Trump Stares Down Criminal Jeopardy with Bluffs and Bluster

Washington Post photo by Jabin Botsford
Former president Donald Trump boards his airplane, known as “Trump Force One,” at New Jersey’s Newark Liberty International Airport on June 10, 2023.

COLUMBUS, Ga. – Donald Trump, whose rise has long defied the laws of political gravity, is testing his ability to do the same with criminal indictments, using his first campaign speech since becoming the only former president who has faced federal charges to stake out a defense based on falsehoods.

He made fun of the 37-count indictment accusing him of mishandling sensitive government secrets, saying sarcastically, “I got a box.” He suggested a photo released by the Justice Department showing the spilled contents of a box proved that no one could see a classified document it held, when in reality prosecutors redacted that document to obscure classified information.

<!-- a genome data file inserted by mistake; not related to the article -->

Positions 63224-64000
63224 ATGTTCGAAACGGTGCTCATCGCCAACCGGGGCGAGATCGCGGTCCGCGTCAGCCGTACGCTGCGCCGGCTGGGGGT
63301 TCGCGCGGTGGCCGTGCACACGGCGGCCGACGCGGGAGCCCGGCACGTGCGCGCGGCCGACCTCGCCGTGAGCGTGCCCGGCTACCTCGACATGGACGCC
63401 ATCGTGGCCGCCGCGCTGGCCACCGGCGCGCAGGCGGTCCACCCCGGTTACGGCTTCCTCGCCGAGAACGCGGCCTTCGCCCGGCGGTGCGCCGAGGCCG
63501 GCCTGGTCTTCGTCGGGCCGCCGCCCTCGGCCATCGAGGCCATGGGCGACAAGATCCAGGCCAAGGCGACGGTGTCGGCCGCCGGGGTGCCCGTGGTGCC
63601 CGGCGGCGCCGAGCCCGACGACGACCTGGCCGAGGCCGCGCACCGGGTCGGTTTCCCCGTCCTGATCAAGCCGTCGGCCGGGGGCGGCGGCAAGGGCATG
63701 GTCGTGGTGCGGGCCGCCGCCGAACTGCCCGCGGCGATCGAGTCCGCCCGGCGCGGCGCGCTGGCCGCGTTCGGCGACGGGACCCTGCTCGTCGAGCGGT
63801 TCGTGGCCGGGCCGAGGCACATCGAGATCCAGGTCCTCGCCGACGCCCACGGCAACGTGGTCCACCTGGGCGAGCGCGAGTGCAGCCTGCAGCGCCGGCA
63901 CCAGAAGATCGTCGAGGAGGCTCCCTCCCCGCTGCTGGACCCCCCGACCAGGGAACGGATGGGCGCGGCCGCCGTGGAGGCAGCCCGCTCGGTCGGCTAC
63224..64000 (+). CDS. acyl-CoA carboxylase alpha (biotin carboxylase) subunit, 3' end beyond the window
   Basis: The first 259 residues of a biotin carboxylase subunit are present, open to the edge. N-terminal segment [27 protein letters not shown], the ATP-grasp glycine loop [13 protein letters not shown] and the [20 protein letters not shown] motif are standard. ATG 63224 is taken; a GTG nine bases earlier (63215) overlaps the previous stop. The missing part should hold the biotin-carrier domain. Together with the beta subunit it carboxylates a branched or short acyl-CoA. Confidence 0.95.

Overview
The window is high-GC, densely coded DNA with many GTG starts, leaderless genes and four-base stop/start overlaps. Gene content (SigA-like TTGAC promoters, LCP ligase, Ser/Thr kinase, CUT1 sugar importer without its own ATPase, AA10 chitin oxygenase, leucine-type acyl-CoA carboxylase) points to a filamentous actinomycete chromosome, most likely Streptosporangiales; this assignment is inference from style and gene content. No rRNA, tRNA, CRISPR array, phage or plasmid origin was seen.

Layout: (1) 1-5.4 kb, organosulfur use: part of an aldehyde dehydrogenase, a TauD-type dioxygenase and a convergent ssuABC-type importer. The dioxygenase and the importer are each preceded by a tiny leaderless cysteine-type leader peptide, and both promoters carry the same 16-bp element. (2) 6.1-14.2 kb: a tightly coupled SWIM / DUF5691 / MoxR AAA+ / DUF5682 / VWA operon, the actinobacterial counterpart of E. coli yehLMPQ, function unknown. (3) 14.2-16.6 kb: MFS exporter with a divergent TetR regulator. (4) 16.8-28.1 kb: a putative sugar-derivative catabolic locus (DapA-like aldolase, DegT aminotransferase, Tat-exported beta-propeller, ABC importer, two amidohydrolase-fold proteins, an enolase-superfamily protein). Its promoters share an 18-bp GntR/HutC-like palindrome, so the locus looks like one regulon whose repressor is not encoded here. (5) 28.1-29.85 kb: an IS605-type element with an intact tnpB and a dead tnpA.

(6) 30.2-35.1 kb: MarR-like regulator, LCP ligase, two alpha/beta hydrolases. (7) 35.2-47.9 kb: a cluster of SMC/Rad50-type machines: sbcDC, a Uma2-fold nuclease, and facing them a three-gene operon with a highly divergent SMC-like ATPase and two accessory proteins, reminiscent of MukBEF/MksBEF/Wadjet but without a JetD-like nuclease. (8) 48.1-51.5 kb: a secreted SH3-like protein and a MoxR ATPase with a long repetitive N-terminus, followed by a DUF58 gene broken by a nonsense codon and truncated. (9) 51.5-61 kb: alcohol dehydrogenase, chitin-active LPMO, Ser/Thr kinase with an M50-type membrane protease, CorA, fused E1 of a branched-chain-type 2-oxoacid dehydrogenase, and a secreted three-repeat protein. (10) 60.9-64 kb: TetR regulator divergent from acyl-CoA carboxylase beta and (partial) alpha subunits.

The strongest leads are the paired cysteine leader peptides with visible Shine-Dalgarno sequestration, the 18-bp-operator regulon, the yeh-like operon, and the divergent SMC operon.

Trump claimed the Presidential Records Act absolves him because it’s not a criminal statute, when in fact other criminal provisions cover the handling of classified materials. He said President Biden faced more lenient standards for documents retained from his time as vice president, when in fact the laws treat the records the same.

Turning to another looming legal threat – an ongoing criminal probe by an Atlanta-area district attorney into Trump’s pressure campaign to overturn the 2020 election results in the state – Trump falsely claimed no one objected to his “perfect phone call” urging Secretary of State Brad Raffensperger to change the outcome, when a recording shows that Raffensperger and his lawyer repeatedly pushed back on his unsubstantiated claims.

And he continued to repeat his most infamous lie of all: “I had every right to complain that the election in Georgia was, in my opinion, rigged,” he said. “They say I lost. We didn’t lose. We won by a lot.”